betar

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Franco-Provençal[edit]

Etymology[edit]

Of Germanic origin, from Frankish *bōtan (to push, strike, beat), from Proto-Germanic *bautaną (to beat), from Proto-Indo-European *bʰeyH- (to beat, strike, hew). Cognate with Old High German bōzzan (to beat), Old English bēatan (to thrash, beat), Old Norse bauta (to beat). Compare also French bouter, Occitan, Portuguese and Spanish botar. More at beat.

Pronunciation[edit]

  • (Rhône-Alpes) IPA(key): /bøˈta/

Verb[edit]

betar

  1. to put

Conjugation[edit]

Portuguese[edit]

Etymology[edit]

From beta +‎ -ar.

Pronunciation[edit]

 

  • Hyphenation: be‧tar

Verb[edit]

betar (first-person singular present beto, first-person singular preterite betei, past participle betado)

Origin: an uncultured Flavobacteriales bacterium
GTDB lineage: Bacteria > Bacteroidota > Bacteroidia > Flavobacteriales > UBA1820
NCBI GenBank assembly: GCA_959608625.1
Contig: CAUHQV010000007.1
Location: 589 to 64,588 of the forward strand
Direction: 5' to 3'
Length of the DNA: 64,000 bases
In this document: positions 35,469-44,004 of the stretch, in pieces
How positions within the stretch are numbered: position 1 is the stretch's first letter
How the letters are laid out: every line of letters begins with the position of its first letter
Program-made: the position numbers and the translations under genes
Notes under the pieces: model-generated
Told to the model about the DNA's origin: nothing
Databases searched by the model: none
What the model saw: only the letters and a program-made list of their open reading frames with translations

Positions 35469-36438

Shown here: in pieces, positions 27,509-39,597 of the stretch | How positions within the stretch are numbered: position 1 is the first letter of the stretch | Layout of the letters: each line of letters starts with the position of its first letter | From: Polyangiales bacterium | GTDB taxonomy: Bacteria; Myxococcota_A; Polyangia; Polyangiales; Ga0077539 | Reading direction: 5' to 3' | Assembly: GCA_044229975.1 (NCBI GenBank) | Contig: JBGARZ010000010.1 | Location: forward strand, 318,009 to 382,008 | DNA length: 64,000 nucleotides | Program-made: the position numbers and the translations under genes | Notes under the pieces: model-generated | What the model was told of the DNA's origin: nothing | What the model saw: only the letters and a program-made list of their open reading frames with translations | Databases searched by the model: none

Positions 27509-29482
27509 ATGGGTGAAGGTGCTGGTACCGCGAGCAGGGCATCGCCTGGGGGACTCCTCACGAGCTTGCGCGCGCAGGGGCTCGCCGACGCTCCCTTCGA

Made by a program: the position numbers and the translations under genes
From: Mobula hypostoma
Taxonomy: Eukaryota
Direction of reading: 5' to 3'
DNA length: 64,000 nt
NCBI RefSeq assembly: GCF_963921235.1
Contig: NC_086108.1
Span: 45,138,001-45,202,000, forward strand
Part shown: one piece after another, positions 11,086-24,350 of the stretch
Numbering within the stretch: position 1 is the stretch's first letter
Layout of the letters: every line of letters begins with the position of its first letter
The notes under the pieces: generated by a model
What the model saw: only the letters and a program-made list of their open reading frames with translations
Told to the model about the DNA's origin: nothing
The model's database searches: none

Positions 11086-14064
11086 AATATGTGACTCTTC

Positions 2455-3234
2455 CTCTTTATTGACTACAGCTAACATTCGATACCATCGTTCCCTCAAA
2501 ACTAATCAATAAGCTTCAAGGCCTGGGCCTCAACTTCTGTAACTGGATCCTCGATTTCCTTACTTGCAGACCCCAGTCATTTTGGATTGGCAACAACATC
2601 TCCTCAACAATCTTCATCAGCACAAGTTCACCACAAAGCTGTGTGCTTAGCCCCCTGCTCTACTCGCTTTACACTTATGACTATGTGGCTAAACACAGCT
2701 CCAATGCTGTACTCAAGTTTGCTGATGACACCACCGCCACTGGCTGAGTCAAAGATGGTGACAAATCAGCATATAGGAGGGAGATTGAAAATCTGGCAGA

1. (Brazil, Internet slang, transitive) to act like a beta male, to simp i.e. to be excessively kind to a woman to get her romantic or sexual interest

Conjugation[edit]

Semai[edit]

Etymology[edit]

(This etymology is missing or incomplete. Please add to it, or discuss it at the Etymology scriptorium.)

Noun[edit]

betar[1]

  1. stink bean; bitter bean (Parkia speciosa).

References[edit]

  1. ^ Basrim bin Ngah Aching (2008) Kamus Engròq Semay – Engròq Malaysia, Kamus Bahasa Semai – Bahasa Malaysia, Bangi: Institut Alam dan Tamadun Melayu, Universiti Kebangsaan Malaysia

Swedish[edit]

Noun[edit]

betar

  1. indefinite plural of bet
  2. indefinite plural of bete

Verb[edit]

betar

  1. present indicative of beta

Anagrams[edit]